My lifelong friend Greg Goerig and I were booked on Delta Airlines from Atlanta to JoBurg on an overnight flight scheduled for June 4. The priority for a long leg like that is skin breakdown. Airplane seats are not made to suit disabled passengers for that length of time. And though I generally use the gel pad off my Jay cushion for longer sits, on an all-night flight, I’ll take along a memory foam cushion as an extra measure. The second thing I do is pack any supplies I may need in a carry-on. Some will be for emergencies, like an irrigation syringe or extra leg bags, the rest were things I’d need to survive a few days if my luggage was lost, like a change of clothes, latex gloves, suppositories, etc. You never know what could come up on a flight like this so you better be prepared for all of it. (Some of the best items we brought on board were our toothbrushes and toothpaste. I brushed my teeth in the seat and used a cup half filled with water as my sink. Another good idea is to bring something to help you sleep.)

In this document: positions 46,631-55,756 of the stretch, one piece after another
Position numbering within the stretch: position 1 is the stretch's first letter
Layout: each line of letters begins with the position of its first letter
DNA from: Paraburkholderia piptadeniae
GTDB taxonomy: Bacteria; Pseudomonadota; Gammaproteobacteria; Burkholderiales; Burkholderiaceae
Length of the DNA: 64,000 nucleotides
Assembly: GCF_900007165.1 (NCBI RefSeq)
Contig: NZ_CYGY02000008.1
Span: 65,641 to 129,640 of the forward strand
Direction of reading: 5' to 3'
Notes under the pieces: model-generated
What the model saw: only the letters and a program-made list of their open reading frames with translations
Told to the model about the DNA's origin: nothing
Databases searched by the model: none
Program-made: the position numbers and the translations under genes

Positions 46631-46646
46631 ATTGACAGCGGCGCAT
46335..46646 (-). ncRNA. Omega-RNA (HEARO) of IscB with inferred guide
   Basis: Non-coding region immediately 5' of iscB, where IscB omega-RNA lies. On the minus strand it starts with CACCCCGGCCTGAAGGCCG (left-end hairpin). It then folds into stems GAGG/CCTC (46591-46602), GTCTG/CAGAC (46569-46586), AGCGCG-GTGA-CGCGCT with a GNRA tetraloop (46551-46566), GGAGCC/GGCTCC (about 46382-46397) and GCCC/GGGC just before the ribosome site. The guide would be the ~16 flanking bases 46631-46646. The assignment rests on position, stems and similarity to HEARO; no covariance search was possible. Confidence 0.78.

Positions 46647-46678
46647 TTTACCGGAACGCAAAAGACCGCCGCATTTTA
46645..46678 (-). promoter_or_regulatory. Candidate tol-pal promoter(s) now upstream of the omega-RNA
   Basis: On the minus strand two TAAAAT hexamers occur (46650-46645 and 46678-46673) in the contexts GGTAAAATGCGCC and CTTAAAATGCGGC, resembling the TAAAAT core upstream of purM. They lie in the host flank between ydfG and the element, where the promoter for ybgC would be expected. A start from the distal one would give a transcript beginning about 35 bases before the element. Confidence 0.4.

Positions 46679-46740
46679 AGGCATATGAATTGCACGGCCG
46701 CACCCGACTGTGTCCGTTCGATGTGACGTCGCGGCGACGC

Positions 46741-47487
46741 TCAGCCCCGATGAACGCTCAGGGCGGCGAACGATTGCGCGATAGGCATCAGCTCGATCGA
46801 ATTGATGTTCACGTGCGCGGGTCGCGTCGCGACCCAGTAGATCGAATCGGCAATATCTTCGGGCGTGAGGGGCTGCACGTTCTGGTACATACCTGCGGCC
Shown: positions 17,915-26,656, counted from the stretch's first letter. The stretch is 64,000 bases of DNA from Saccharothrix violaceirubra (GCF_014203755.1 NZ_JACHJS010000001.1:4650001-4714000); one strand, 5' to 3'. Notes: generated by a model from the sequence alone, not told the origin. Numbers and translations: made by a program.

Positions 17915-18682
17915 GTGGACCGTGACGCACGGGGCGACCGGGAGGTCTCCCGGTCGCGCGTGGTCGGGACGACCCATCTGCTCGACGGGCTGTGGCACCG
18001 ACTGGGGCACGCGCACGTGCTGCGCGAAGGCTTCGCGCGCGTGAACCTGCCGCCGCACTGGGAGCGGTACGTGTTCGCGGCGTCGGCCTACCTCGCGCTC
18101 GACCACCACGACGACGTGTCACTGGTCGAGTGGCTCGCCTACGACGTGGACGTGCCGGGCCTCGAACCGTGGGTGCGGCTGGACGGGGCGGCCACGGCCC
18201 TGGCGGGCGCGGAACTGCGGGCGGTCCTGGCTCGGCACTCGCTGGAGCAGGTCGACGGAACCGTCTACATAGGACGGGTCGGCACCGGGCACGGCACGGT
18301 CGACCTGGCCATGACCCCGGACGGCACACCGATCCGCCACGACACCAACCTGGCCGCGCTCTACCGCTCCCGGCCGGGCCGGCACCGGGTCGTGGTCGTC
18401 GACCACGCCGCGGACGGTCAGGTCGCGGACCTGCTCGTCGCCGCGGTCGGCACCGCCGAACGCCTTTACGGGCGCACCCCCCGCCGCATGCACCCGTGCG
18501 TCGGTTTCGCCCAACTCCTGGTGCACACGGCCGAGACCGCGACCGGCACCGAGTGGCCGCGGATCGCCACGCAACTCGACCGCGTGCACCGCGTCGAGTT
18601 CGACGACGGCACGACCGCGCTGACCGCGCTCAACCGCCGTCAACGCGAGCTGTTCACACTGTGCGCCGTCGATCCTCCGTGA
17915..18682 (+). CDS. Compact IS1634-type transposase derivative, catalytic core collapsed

As soon as our booking was made, I called to notify Delta about my special needs and work out seating assignments. For this trip, I chose the middle seat of the middle row of seats so that no one would have to step over me to get to the aisle. Greg had the seat to my right so he could get to the leg bag that I wear on my right leg. If I had to cath (which I don’t because I have an SP tube) I’d take a window seat for more privacy, but either way, you’re going to need something that serves as a urinal. To save space, I usually either buy a bottle of water before boarding or ask the flight attendant for one afterward. It has a cap and at the end of the flight, you can throw it away.

Aisle Chairs